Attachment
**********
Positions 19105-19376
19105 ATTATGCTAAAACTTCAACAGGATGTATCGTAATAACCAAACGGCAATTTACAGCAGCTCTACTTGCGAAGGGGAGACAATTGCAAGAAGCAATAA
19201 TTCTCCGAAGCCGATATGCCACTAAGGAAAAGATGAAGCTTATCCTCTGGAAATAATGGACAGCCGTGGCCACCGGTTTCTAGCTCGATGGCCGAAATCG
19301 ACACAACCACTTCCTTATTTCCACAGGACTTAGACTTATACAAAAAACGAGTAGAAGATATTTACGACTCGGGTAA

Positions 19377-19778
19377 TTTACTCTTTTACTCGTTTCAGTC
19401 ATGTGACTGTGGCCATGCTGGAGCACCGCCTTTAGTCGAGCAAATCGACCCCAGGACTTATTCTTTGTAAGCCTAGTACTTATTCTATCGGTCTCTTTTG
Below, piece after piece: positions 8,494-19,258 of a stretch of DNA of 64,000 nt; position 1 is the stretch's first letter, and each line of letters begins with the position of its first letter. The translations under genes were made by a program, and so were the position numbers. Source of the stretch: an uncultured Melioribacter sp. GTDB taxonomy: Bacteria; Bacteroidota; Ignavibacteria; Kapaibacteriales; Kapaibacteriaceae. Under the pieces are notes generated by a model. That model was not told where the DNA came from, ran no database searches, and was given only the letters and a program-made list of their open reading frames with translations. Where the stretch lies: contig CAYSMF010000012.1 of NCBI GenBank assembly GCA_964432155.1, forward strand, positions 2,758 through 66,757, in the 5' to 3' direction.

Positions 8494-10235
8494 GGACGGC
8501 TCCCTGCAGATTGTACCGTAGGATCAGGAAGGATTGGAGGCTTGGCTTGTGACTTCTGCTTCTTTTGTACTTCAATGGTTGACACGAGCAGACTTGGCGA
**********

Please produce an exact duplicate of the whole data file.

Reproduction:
Positions 19105-19376
19105 ATTATGCTAAAACTTCAACAGGATGTATCGTAATAACCAAACGGCAATTTACAGCAGCTCTACTTGCGAAGGGGAGACAATTGCAAGAAGCAATAA
19201 TTCTCCGAAGCCGATATGCCACTAAGGAAAAGATGAAGCTTATCCTCTGGAAATAATGGACAGCCGTGGCCACCGGTTTCTAGCTCGATGGCCGAAATCG
19301 ACACAACCACTTCCTTATTTCCACAGGACTTAGACTTATACAAAAAACGAGTAGAAGATATTTACGACTCGGGTAA

Positions 19377-19778
19377 TTTACTCTTTTACTCGTTTCAGTC
19401 ATGTGACTGTGGCCATGCTGGAGCACCGCCTTTAGTCGAGCAAATCGACCCCAGGACTTATTCTTTGTAAGCCTAGTACTTATTCTATCGGTCTCTTTTG
Below, piece after piece: positions 8,494-19,258 of a stretch of DNA of 64,000 nt; position 1 is the stretch's first letter, and each line of letters begins with the position of its first letter. The translations under genes were made by a program, and so were the position numbers. Source of the stretch: an uncultured Melioribacter sp. GTDB taxonomy: Bacteria; Bacteroidota; Ignavibacteria; Kapaibacteriales; Kapaibacteriaceae. Under the pieces are notes generated by a model. That model was not told where the DNA came from, ran no database searches, and was given only the letters and a program-made list of their open reading frames with translations. Where the stretch lies: contig CAYSMF010000012.1 of NCBI GenBank assembly GCA_964432155.1, forward strand, positions 2,758 through 66,757, in the 5' to 3' direction.

Positions 8494-10235
8494 GGACGGC
8501 TCCCTGCAGATTGTACCGTAGGATCAGGAAGGATTGGAGGCTTGGCTTGTGACTTCTGCTTCTTTTGTACTTCAATGGTTGACACGAGCAGACTTGGCGA